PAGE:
Arthur Goldstuck

What digital cities need

2008-01-16 08:23

Arthur Goldstuck

The very name sounds like a science fiction vision come true: the digital city.

A digital city is a metropolitan area that provides full connectivity to the internet wherever the user is in the city. It means that all libraries, educational institutions, public services and utilities are fully integrated into the internet, allowing free and unlimited access to their users and customers. It means that inhabitants of the city can connect to the internet at low cost from their homes, places of work or places of entertainment.

This, in turn, means that the city becomes a more attractive place in which to live, and more competitive in terms of attracting business.

So much for the vision. The reality is a little different.

Take that cool and futuristic term: "digital city". But let's turn it inside out for a moment, and describe it for the way it really is constructed in South Africa: "municipal wireless broadband".

Suddenly it isn't so cool or futuristic anymore. Broadband provided by a municipality? That can barely maintain its parks? That cannot provide adequate billing resolution services for such mundane services as lights and water?

Suddenly, municipal broadband has the whiff of the old-style, old-fashioned command and control economy. It has an aura of backwardness, and it appears deeply inappropriate.


The best argument for municipal broadband is that a loophole in the law allows municipalities to roll out their own communications infrastructure, and thus provides competition to Telkom. But this really highlights the weakness of the law rather than the opportunity it provides: by allowing Telkom to maintain a stranglehold on connectivity, the law has created a situation in which a concept as improbable as municipal broadband can be seen as a boon to internet users.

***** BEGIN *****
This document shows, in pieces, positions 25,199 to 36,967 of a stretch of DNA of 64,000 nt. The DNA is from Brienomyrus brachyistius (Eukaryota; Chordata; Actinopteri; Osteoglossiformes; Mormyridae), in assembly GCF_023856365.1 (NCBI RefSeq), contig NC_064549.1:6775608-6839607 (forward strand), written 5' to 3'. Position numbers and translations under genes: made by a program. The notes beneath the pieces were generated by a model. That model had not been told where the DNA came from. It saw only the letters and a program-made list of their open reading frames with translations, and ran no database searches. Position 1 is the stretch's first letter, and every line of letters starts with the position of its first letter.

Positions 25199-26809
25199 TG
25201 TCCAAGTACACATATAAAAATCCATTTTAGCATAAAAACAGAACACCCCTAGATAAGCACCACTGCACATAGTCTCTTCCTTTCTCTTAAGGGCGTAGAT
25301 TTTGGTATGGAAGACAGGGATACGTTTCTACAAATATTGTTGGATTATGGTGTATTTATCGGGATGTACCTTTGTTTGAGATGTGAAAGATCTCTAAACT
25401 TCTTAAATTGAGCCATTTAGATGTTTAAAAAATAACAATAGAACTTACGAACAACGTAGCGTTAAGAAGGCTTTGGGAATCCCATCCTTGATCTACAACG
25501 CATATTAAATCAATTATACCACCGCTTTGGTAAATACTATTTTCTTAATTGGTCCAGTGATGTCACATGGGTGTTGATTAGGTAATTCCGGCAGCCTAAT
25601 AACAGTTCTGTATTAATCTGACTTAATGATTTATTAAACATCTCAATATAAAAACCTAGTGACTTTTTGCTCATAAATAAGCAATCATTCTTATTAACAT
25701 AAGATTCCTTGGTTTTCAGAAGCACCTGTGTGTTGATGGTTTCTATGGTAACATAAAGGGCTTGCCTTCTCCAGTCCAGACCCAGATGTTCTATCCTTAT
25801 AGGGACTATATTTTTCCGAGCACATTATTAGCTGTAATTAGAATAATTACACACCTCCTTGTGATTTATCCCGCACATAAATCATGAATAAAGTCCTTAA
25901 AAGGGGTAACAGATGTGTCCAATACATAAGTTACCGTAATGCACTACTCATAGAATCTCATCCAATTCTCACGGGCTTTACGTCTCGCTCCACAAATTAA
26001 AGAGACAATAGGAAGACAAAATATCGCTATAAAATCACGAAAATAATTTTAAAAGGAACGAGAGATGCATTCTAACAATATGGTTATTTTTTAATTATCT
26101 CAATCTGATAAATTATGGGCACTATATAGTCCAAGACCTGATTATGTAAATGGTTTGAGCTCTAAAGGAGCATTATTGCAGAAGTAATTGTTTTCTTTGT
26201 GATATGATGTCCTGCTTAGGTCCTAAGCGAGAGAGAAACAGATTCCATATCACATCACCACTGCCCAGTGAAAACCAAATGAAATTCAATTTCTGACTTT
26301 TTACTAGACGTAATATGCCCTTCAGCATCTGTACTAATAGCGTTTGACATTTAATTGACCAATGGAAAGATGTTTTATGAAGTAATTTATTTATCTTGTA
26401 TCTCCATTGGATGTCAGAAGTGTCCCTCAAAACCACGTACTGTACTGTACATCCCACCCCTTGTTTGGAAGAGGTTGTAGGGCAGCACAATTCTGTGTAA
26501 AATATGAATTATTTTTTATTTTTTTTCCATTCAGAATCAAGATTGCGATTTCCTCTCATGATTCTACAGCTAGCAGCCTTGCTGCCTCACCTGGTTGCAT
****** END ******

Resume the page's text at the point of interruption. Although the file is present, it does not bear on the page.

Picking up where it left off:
Even more surprising is the fact that most telecommunications providers, who have been fighting for a piece of the broadband action for years, are not objecting to municipal broadband. In some cases, the reason is obvious: they hope to be stakeholders in the infrastructure or services that the municipalities roll out.

Among the very few prominent players who have been willing to declare that this broadband emperor wears no clothes is Mike van den Bergh, chief operating officer of Gateway Communications, which provides communications services across Africa. He told a conference in 2006 that municipalities have no place in telecommunications, and that municipalities should be playing an enabling role, not one of service-provider, in telecoms.

"The objective of a city's governors should be to ensure that their city is the best place to live and the most attractive to invest in," he argued at the Convergence Broadcast and Telecommunications Summit. "In this, telecoms, and broadband especially, is a key enabler, but this does not mean that municipalities have to become telecoms operators. Instead, municipalities should be creating enabling environments and letting the private sector run with it."


In the United States, several municipal wireless projects have failed. The much-vaunted Wireless Philadelphia project has seen its original cost estimates skyrocket. The cost of connecting a customer for free has been said to be four times as much as a normal commercial rate. San Francisco, Houston, Chicago and St Louis have canned plans for free wireless networks.